Twin Pin planes to fly for Scottish homecoming trip

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Not sure exactly where to put this, so I'll plopp it here. Mods, please move if you think this is more for historic. Clicky
One of the only aircraft to have been designed and built in Scotland will return to the skies under plans to celebrate the country’s aviation heritage, The Scotsman has learned. Organisers of a new air festival in Ayrshire want to get a 54-year-old Twin Pioneer airborne again to inspire a new generation of engineers. The Prestwick World Festival of Flight hopes to build on its inaugural ten-day programme this August by returning one of the few “Twin Pins” still airworthy to where it was built.
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Great news, best wishes for the project! :)

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About time we heard something positive about Scottish avaition heritage ! There is a lot that could be done up there with imagination and determination!
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Wasn't the Bulldog a Scottish Aviation product, or just their design? Rob
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The Bulldog was originally a Beagle design...built by SA after Beagle went bust rgds baz

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It implies the Twin Pioneer was the only all Scottish type but there was of course the Prestwick Pioneer The first all Scottish heavier than air aeroplane was the Baird Monoplane.
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I think its proposed that the Twin Pioneer appears as a visitor and provide flights, not on a permanent basis. There is one all dry and cosy already at East Fortune that needs a bit of care and attention. There some others such as the Bulldog 200, and the single Pioneer could be borrowed from Cosford.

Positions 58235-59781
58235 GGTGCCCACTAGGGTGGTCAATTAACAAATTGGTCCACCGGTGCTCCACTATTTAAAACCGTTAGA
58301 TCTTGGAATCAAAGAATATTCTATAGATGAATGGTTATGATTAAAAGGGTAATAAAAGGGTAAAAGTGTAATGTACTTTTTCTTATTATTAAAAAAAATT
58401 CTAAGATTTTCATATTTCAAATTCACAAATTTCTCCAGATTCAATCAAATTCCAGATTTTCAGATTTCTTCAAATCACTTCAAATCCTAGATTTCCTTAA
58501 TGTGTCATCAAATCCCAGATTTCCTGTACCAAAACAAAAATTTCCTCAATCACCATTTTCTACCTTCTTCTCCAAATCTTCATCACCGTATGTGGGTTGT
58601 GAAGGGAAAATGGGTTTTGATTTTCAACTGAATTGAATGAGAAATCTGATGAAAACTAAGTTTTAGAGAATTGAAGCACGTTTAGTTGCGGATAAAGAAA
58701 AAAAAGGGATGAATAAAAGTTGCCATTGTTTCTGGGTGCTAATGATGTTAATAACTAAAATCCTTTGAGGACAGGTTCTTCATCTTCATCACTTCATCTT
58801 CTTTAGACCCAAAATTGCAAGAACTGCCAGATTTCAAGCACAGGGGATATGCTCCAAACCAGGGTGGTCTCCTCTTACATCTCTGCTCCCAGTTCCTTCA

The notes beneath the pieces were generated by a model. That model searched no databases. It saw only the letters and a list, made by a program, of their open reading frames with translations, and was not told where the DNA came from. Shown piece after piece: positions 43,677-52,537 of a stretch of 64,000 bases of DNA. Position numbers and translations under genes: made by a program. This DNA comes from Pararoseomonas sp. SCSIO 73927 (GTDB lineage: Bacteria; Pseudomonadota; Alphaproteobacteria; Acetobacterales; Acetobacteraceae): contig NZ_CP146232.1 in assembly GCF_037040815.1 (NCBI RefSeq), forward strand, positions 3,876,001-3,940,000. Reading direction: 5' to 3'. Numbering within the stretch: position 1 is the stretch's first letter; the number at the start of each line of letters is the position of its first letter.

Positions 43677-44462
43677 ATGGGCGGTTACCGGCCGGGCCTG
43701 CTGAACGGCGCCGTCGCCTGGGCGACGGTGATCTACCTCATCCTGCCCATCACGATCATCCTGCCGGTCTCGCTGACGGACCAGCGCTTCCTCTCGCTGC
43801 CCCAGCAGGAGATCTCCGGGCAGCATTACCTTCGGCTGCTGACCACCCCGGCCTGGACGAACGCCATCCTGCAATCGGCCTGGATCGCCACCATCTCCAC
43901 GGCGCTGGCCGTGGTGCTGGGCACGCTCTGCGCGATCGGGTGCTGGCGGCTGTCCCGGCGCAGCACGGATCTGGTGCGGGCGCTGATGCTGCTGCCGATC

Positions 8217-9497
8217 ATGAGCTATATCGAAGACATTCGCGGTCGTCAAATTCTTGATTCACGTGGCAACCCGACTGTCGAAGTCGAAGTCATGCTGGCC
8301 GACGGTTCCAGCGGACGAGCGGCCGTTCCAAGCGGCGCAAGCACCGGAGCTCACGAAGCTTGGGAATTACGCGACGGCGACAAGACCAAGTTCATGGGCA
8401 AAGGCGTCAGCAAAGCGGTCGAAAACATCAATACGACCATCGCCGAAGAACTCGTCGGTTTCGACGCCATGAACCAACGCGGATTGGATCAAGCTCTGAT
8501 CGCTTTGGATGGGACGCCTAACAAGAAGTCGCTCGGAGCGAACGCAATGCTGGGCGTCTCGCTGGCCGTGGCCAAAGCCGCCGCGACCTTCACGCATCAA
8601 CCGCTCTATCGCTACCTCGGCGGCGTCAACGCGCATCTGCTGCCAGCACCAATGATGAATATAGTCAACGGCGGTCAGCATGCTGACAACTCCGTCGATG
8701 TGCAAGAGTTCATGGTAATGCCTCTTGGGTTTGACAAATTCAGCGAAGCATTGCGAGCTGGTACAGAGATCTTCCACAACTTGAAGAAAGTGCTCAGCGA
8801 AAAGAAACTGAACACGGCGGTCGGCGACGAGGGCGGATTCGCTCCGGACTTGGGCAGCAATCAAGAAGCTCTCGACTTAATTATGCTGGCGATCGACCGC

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Scottish Aviation was a subcontractor for Handley page building wings and centre sections for the Jetstream. When HP failed they took over the Jetstream and re engineered it into the 31 so perhaps that marque could be considered Scottish enough.

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Anyone got a spare airworthy Sunderland as they were built by Black burn on their site at Dunoon. It would also honour the Sunderland crews who operated from the Seaplane base at Gourock.

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Blackburn built Sunderlands at their Dunoon site. The RAF operated a flying boat base at Gourock. Fighters were based at Turnhouse (Edinburgh) and also I think from Abbotsinch (Glasgow) as well as Prestwick, Drem Fern, Tain (and another airfield in the same area which I have forgotten the name of) and East Fortune. Aviation historians who frequent these pages are probably able to list many more that I have missed because I have either forgotten the names or don't even know they existed. In light of this it is obvious that Scotland has a rich aviation heritage which deserves greater acknowledgement. Please forgive me for stating what is probably well known to members here but I included the current names for Turnhouse and Abbotsinch for the benefit of younger members who may never have heard of them.